Histological Analysis

Mice were treated with 1 µg recombinant IL-15 (BioLegend) intravenously and infected 3 days later. Four days postinfection, mice livers were extracted, weighed, and then placed into 2% PFA in PBS for 2 h, then 30% sucrose in PBS overnight. Tissues were then embedded in optimal cutting temperature (Sakura) and stored at −70°C until use. 10 µm cryosections were fixed and labeled with Alexa647 or Alexa488 conjugated F4/80 (eBioscience) and DAPI (Invitrogen) to visualize KCs and cell nuclei, respectively. Images were captured as 0.81 µm optical slices using a LSM510 confocal microscope (Zeiss). Blinded slides were imaged to score the percentage of infected foci having formed a distinct inflammatory focus (greater than 15 cells), with imaging fields selected via tdTomato expression.

Flow Cytometry

Livers were homogenized and mononuclear cells prepared as previously described (30). Cells were incubated with anti-CD16/32 and then labeled with NK1.1, CD3, B220, and CD1d tetramer (a kind gift from V. Cerundulo) to identify T, NK, and NKT cells. Samples were analyzed using a CyAn flow cytometer with Summit software (DAKO). Autofluorescent events and dead cells were excluded from analysis by gating on unused fluorescent channels and LIVE/DEAD fixable dead cell stain (Invitrogen), respectively.

Parameterizing and Calibrating the Simulation

A full summary of the biological data available that was used to calibrate the simulation is listed in Table S1 in Supplementary Material. The entire list of baseline simulation parameters is found in Table S3 in Supplementary Material. Full details of parameterization and calibration of the simulation are provided in the Supplemental Experimental Procedures.

Statistical Analysis

When quantifying granulomas, experimental data are expressed as mean ± SEM for each group of five mice from two independent experiments, and statistical analyses performed using two-tailed paired Student’s t-tests. All tests used 95% confidence intervals. Simulation data non-normality was determined using the D’Agostino and Pearson test, and non-normal simulation data were analyzed using either Wilcoxon signed-rank or Kolmogorov–Smirnov tests where appropriate. Aleatory analysis was used to determine the minimum number of simulation results required to mitigate stochastic uncertainty (see Figure S4 in Supplementary Material). Latin-hypercube sensitivity analysis was facilitated by using the Spartan tool for understanding uncertainty in simulations (32).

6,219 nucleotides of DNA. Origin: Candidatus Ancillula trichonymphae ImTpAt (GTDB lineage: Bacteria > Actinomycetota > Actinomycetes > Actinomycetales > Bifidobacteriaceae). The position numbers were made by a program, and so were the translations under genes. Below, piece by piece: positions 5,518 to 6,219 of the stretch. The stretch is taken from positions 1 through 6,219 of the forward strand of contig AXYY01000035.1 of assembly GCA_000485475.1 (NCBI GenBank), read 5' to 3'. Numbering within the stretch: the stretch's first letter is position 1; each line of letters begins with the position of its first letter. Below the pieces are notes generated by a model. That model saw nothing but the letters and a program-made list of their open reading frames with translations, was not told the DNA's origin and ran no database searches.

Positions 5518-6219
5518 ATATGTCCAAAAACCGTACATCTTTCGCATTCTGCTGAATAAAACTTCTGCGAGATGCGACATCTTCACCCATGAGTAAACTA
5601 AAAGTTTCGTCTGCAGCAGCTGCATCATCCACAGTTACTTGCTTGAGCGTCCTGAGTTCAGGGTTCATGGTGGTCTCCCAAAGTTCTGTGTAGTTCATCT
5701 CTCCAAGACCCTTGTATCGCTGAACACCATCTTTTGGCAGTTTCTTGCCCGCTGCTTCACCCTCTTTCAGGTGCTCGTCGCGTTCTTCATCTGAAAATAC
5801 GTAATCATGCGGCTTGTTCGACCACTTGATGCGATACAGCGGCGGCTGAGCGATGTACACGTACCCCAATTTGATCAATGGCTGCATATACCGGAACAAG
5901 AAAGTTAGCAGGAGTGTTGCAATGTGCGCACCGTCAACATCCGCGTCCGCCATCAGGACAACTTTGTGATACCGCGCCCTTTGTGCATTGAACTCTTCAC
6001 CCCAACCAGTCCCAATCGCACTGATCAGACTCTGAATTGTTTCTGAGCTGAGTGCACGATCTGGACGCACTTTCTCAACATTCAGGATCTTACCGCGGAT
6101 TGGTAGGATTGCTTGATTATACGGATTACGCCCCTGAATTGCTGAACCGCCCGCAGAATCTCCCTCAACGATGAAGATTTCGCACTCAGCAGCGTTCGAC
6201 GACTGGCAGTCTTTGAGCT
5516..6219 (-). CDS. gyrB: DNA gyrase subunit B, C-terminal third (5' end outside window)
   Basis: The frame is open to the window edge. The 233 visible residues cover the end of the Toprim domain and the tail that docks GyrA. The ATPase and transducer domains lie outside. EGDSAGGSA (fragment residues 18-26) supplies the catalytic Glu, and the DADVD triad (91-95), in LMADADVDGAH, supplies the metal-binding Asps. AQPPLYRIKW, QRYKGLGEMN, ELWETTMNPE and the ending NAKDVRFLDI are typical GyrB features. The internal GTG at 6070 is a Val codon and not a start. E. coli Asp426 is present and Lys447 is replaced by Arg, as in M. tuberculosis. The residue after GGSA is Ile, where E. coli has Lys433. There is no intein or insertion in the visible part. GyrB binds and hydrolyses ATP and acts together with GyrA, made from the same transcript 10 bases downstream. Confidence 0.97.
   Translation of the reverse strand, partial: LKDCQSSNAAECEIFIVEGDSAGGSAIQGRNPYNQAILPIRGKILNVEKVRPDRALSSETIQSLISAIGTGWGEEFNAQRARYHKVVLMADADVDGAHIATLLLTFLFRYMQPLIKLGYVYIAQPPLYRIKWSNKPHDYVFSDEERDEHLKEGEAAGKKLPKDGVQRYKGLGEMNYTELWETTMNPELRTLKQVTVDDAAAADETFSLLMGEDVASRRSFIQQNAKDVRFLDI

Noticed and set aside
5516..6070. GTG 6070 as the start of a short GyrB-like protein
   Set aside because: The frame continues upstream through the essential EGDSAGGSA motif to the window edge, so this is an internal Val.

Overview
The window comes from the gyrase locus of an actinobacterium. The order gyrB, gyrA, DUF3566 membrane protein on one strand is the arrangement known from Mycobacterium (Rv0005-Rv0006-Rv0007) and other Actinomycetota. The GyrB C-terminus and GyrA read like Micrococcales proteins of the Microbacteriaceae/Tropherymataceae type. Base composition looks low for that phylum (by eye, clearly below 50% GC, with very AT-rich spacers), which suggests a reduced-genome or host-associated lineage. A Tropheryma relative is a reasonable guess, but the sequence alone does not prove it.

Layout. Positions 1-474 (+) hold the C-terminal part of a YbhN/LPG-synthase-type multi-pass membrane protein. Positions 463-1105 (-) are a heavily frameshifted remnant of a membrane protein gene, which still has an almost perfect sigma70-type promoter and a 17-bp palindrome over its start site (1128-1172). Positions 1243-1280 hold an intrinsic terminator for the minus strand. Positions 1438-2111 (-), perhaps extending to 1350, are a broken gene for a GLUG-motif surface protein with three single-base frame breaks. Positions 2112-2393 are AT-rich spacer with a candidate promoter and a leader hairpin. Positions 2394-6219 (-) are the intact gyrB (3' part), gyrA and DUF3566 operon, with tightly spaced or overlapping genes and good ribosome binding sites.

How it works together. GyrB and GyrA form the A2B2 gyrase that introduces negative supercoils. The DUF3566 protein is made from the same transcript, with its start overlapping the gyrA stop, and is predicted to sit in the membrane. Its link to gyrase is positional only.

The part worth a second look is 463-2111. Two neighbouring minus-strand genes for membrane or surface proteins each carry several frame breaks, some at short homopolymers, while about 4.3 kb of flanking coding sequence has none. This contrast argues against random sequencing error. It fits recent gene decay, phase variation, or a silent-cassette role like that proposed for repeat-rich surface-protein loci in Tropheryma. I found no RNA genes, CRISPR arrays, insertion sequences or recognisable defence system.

Results

Chemokine Production by KCs in Mice Infected With L. donovani

Both chemokines and iNKT cells are central to the initiation of granulomatous inflammation following L. donovani infection. In order to gain insight into the production of chemokines involved in KC-directed recruitment of NKT cells, we used transcriptional profiling of KCs isolated from mice infected with L. donovani as previously described (31). Following infection of mice with Td-tomato transgenic L. donovani, approx. 20% of the KC population are infected with amastigotes. We isolated KCs from infected mice and sort purified these KCs on the basis of whether they contained intracellular amastigotes (“infected”) or not (herein referred to as “inflamed” to denote their exposure to inflammatory signals in vivo) (31). As shown in Figure 1A, KCs from infected mice expressed a variety of chemokines when compared to KCs isolated from naïve mice. At 2 h post infection (p.i.), enhanced accumulation of mRNAs for Cxcl1, Cxcl2, Cxcl3, and Cxcl5, as well as Ccl3 and Ccl4, was evident (determined as differentially expressed using a 5% FDR). This transcriptional response was transient, in keeping with previous studies at the level of whole liver tissue (21). Rapid secretion of chemokines in response to L. donovani infection can also be inferred from studies in which G-protein coupled receptor signaling was abrogated by pertussis toxin (22). A suite of inducible chemokines, including Cxcl9, Cxcl10, Ccl8, and Ccl12 showed enhanced mRNA accumulation at 12 h p.i. (at a 5% FDR), again in keeping with data in whole liver and with previously published data indicating the production of IFNγ by iNKT cells during early L. donovani infection [e.g., Figure 2 in Ref. (22)]. For example, qRT-PCR demonstrated sustained and elevated Cxcl10 at 24 h p.i. (33). Similarly, transcriptional profiling of the livers of infected BALB/c mice (n = 4–5 per time point) indicates sustained elevation of Cxcl9 (Log2FC compared to controls of 5.25, 5.14, 5.34, and 4.74 for days 15, 21, 36, and 42 p.i., respectively; FDR 0.05, p < 0.05) and Cxcl10 (Log2FC of 4.84, 4.92, 5.36, and 4.55, respectively; Ashwin et al., manuscript in preparation). Strikingly, there was little difference to discriminate the chemokine response of infected vs. inflamed KCs, although we cannot rule out different degrees of posttranscriptional regulation of chemokine secretion in infected vs. inflamed KCs (34). Collectively, our data suggest that although initiated by infection, production of chemokines rapidly spreads in trans throughout the liver KC network.